USC defense playing with fire in red zone

Opponents having trouble scoring once they cross Gamecocks’ 20

Special to The StateNovember 13, 2012 

  • RED ZONE DEFENSE Red-zone defensive rankings in SEC games:
    TeamScoresPct.TDsFGs
    1. Alabama12-1963.293-6
    2. Texas A&M16-2369.6115-7
    3. Georgia20-2774.1128-11
    4. Missouri24-3275.0231-3
    5. Florida16-2176.297-10
    6. LSU13-1776.5121-2
    7. USC 23-30 76.7 15 8-9
    8. Miss. State20-2483.3137-8
    9. Kentucky26-3086.7215-5
    10. Arkansas20-2387.0164-5
    11. Auburn27-3187.1216-9
    12. Ole Miss17-1894.498-8
    13. Vanderbilt21-2295.5912-12
    14. Tennessee23-23100.0167-7

South Carolina has lived on the edge when it’s come to red-zone defense this season. The Gamecocks rank 21st in the country in red-zone defense efficiency, and while most of the news has been good, nearly everyone sees room for improvement.

Case in point was Saturday when USC allowed Arkansas five trips inside their 20-yard line, but the Razorbacks came away with two touchdowns and two short field goals in the Gamecocks 38-20 victory.

South Carolina has allowed teams to move the ball with success between the 20’s, but they seem to stiffen with their backs to the goal line.

“I’m really proud of the guys’ play when we get in the red zone,” defensive coordinator Lorenzo Ward said. “If I don’t put them in a bad situation by making a bad call, they feel good about just lining up and playing in the red zone. I think that’s been the scenario that’s happened this season, and I’m really proud of the way play when (the offense) get close to our end zone.”

Against the Razorbacks, the only stop came early in the second quarter, when USC had a 7-0 lead. DeVonte Holloman forced a Dennis Johnson fumble at the USC 4-yard line that was recovered by Reginald Bowens, thwarting the Razorbacks’ first scoring opportunity.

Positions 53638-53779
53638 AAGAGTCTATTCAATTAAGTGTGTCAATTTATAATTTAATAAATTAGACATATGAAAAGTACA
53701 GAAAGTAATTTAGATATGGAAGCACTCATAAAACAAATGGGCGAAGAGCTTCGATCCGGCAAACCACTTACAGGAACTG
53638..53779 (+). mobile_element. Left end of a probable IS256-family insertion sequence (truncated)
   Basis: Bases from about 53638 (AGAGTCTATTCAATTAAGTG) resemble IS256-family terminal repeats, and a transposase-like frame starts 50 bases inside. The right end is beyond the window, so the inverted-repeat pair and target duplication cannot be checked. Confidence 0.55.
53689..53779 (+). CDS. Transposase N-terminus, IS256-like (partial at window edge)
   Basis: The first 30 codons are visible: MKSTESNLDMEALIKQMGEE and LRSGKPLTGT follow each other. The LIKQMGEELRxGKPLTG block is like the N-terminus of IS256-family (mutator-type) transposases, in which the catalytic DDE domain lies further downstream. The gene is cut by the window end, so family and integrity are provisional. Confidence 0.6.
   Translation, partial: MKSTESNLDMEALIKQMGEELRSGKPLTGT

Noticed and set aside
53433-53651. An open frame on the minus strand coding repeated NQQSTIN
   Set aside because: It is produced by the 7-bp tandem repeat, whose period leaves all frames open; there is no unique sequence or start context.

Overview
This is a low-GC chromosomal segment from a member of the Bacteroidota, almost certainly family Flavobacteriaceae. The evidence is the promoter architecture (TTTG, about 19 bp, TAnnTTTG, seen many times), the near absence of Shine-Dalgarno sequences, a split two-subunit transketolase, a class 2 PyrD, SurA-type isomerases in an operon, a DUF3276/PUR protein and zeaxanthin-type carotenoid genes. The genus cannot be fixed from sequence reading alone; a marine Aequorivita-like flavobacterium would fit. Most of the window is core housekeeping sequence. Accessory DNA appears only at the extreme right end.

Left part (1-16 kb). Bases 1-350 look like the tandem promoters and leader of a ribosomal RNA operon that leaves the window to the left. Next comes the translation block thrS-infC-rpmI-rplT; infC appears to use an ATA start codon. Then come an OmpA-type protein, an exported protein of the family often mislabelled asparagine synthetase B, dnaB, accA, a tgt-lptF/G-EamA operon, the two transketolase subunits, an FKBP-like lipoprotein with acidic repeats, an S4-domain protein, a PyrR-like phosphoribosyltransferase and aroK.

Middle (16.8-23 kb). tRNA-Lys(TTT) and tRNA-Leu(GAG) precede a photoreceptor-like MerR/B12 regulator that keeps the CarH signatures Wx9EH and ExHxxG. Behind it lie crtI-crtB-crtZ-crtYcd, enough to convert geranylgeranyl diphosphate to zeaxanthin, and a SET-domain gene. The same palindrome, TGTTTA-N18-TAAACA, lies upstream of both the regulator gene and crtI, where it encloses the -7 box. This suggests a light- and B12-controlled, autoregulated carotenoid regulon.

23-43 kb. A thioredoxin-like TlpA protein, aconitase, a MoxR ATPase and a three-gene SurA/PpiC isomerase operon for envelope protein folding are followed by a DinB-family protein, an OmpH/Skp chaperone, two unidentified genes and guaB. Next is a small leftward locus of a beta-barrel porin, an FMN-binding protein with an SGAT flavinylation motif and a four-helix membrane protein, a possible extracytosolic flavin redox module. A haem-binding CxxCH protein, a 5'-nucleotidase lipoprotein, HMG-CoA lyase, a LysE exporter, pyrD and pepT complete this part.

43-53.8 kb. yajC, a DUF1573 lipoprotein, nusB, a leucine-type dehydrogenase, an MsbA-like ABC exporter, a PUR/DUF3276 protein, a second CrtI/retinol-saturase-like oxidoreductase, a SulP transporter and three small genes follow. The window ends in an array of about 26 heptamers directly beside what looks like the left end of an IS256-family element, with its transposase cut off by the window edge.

Arkansas coach John L. Smith thought it was a crucial play in the outcome of the game.

“We get it down there, and when you are playing a good football team like this, you have to get it in,” Smith said. “That would have made the complexion of the first half totally different.”

Ward has seen the Gamecocks make big plays in big situations.

“We’re blessed to have the young men we’re playing with,” Ward said. “We like to create big plays. I would prefer to not give up yardage, but if we’re going to give up yardage (and) then come up with a big play, then I’m happy with that also.”

The Gamecocks have seen their opponent reach their red zone 34 times in the first 10 games, and they’ve limited the opposition to 25 scores, including 10 field goals. That has helped the Gamecocks in the total defensive rankings. They are 13th nationally, allowing 308.9 yards per game.

While the numbers stack up to being some of the best in the nation, safety D.J. Swearinger believes USC can improve.

“The last couple of weeks, we haven’t been so good so going into next week. We’ll probably be hard on our red zone defense,” the senior said. “We need to do a lot better on that.”

Swearinger was named national defensive player of the week by the Walter Camp Football Foundation, SEC co-defensive player of the week and AgSouth athlete of the week for his play against the Razorbacks — a career-best 13 tackles (10 solo) and a 69-yard interception return for a touchdown. He has been a big contributor to making the big plays this season.

It will be needed over the final two weeks of the regular season when the Gamecocks will face two vastly different offenses.

First up is the option attack of Wofford on Saturday. The Terriers have given USC fits the last two times the schools have met, and Steve Spurrier expects the same this go round. The following week, the Gamecocks travel to Death Valley to meet pass-happy Clemson.

Since limiting Florida to 183 yards, USC has allowed 832 yards to Tennessee and Arkansas. Not the type of performance they were looking to end the season. But as long as the red zone defense continues to deliver, coaches will stay happy.

“Sometimes we think our defense is all-powerful around here, some of the writers think they are, but we are not all-powerful now,” Spurrier said. “We have given up some yards. But we have played real good red zone defense usually.”

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